In today's crop of Bits we have more FAIR analysis, a couple articles about surveillance in the US, a patch for Win 7 Beta and other Microsoft products, a great visualization of application security relationships, virtualization security info and some helpful data recovery advice.

  1. Part 2 is up. The more I read about and see FAIR (Factor Analysis of Information Risk) in action, the more I like it.
    Risk Scenario - Hidden Field / Sensitive Information (Part 2 of 4) << Risktical Ramblings
    Tags: ( risk assessment fair )
  2. A new project over at Electronic Freedom Foundation. Very interesting information.
    The SSD Project | EFF Surveillance Self-Defense Project
    Tags: ( privacy surveillance eff )
  3. This article contains links to some really interesting information. If you are concerned or curious about surveillance in the U.S., you should give it a gander.
    Report: U.S. Surveillance Society Running Rampant | Threat Level from
    Tags: ( surveillance )
  4. The first patch is out of Windows 7 Beta. Be warned that it does not address the SMB issue which does exist for Windows 7 Beta. Read the article for the details.
    Microsoft issues first Windows 7 beta patch
    Tags: ( vulnerability microsoft patches )
  5. Some good information about Microsoft's January patches.
    Inside the MSRC: Microsoft describes Server Message Block update
    Tags: ( vulnerability microsoft patches )
  6. I'm going to print this out and hand it on my wall. Great visualization of application security and how the different pieces relate and interact.
    Jeremiah Grossman: The World of Web Security
    Tags: ( appsec webappsec taxonomy )
  7. Continuing a series on virtualization security, Ryan points out some of the risks inherent in server virtualization.
    Virtualization Security Part 2 - PandaLabs
    Tags: ( virtualization )
  8. A nice post with some really good advice on being prepared for hard drives which are having problems.
    Data Recovery from Dead Drives | Forensics, Security, Auditing | Enclave Forensics
    Tags: ( data recovery )
  9. Another tool that builds a focused word list for brute force password attacks.
    The Associative Word List Generator (AWLG) - Create Related Wordlists for Password Cracking | Darknet - The Darkside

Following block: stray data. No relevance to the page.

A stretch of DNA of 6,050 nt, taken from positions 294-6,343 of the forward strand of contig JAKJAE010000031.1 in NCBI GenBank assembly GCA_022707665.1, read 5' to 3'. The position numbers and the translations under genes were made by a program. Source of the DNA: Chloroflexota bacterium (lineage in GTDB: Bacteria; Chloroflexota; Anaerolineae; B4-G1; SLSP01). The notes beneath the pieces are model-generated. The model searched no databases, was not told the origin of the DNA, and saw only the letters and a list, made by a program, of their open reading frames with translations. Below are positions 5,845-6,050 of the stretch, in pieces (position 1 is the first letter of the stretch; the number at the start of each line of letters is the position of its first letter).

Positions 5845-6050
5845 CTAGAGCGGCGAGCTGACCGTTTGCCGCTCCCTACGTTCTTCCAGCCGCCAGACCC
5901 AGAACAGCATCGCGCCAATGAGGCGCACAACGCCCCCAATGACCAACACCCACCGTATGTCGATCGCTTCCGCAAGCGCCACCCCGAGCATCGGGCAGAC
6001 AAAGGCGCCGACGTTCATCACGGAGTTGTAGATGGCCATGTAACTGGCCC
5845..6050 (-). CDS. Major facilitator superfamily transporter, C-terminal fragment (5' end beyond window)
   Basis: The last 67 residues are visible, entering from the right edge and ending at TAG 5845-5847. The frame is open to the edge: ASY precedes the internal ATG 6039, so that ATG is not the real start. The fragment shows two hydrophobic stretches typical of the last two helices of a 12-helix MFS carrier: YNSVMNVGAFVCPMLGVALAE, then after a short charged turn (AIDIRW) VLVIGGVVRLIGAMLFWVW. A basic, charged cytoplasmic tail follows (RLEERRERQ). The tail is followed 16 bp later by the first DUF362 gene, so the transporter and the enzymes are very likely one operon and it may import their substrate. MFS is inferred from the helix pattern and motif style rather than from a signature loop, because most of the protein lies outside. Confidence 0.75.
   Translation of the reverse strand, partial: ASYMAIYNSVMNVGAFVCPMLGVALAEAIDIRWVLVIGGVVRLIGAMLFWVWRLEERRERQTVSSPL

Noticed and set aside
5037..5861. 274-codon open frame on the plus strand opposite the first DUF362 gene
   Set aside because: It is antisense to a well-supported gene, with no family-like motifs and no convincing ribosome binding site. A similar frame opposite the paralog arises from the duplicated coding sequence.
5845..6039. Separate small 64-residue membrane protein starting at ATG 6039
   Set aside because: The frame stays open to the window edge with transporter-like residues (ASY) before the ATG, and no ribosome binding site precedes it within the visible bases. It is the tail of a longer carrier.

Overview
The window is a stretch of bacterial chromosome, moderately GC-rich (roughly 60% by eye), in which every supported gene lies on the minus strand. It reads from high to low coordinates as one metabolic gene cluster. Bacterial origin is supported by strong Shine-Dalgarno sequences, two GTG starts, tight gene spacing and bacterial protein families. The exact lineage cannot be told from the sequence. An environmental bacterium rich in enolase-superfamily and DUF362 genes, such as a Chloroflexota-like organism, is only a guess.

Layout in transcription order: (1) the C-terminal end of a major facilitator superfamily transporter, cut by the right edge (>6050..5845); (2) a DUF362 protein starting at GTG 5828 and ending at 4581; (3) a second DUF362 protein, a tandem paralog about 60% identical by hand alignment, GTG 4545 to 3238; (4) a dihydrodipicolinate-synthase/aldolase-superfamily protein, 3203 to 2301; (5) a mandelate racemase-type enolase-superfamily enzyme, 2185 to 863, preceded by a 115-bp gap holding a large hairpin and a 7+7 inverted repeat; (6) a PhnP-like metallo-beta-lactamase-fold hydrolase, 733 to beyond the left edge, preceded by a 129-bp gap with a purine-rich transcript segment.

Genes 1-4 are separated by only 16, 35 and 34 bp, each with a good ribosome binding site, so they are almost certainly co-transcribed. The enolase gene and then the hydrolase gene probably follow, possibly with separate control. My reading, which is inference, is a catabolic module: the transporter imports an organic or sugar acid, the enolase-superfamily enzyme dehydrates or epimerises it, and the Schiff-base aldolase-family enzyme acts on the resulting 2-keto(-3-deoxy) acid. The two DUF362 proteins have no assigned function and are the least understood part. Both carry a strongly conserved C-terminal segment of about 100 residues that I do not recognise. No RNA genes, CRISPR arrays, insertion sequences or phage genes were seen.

Tags: ( password wordlists )

That's it for today. Have fun!

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Good afternoon everybody! I hope your day is going well.

Here are today's Interesting Information Security Bits from around the web.

  1. This is interesting. I would say some of the guidance appears a bit more tactical that I would expect for a CSO, but still worth a gander.
    ASIS releases standards detailing CSO role @ The Latest for Security Executives
    Tags: ( cso )
  2. This is a good article to put in front of anybody that thinks that cross-site scripting vulnerabilities are minor and don't really need to be worried about.
    SecuriTeam Blogs >> Cross Site Scripting can cause your stock to tank
    Tags: ( xss )
  3. A very nice article about the recent patching of a flaw in the SimpleDB api.
    What's New in the Amazon Cloud?: Security Vulnerability in Amazon EC2 and SimpleDB Fixed (7.5 Months After Notification) | Cloud Security
    Tags: ( vulnerability patches amazon simpledb )
  4. Martin has a post asking us what we are doing to keep our skills current. Several, including me, have offered some input. There is some good stuff there. Go check it out and add your own ideas.
    Network Security Blog >> Investing in my career
    Tags: ( career education )
  5. Nifty tip on how to mount a filesystem using the alternate superblock when it won't mount normally. Of course, this is from a forensic perspective, but useful from a general perspective also.
    Mounting Images Using Alternate Superblocks << SANS Computer Forensics, Investigation, and Response
    Tags: ( forensics mount superblock )
  6. The bad guys are not in this for fun and games. There is value in the data they are taking from you.
    Hundreds of Stolen Data Dumps Found - Security Fix
    Tags: ( data breach )
  7. Looks like there might be some clarification coming regarding PCI and virtualization in 2009. Keep you eyes open.
    Tags: ( pci virtualization )

That's it for today. Have fun!

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The best anti-malware software out there…

by kriggins on October 2, 2008

in Tips

Now that I have made such a bold statement, let me back off a little and admit that I don't know what anti-malware software is the best.  What I do know is that we can actually leverage a behavior that a lot of malware exhibits. "What behavior is that?" you ask.  Well, I'll tell you.

My primary machine at home, the one that has "important stuff" on it, is a virtual machine that runs on my main server.  What type of environment does more and more malware not run in? Yup, a virtual one.

So, there you go, install a lightweight Linux OS with a virtualization platform or something thing VMWare ESXi and then load your daily OS on top of that.  Wah la! Best anti-malware software == malware itself.

Of course, I am not saying you have nothing to worry about with type of configuration. There is a whole host (pun intended) of issues that need to be dealt with and, of course, not all malware is quite this accomodating.  But it did make me stop and go hmmm.

What do you think?



Hi there. Here are today's interesting bits.

From the Blogosphere.

F-secure has posted a notice about two Mac OSX trojans.

Adobe is in the news again with a patch for yet another critical PDF Reader flaw. Head-up provide by Zero Day.

Via TaoSecurity, a post by Pascal Meunier, Virtualization Is Successful Because Operating Systems are Weak, puts forth an interesting way to look at virtualization.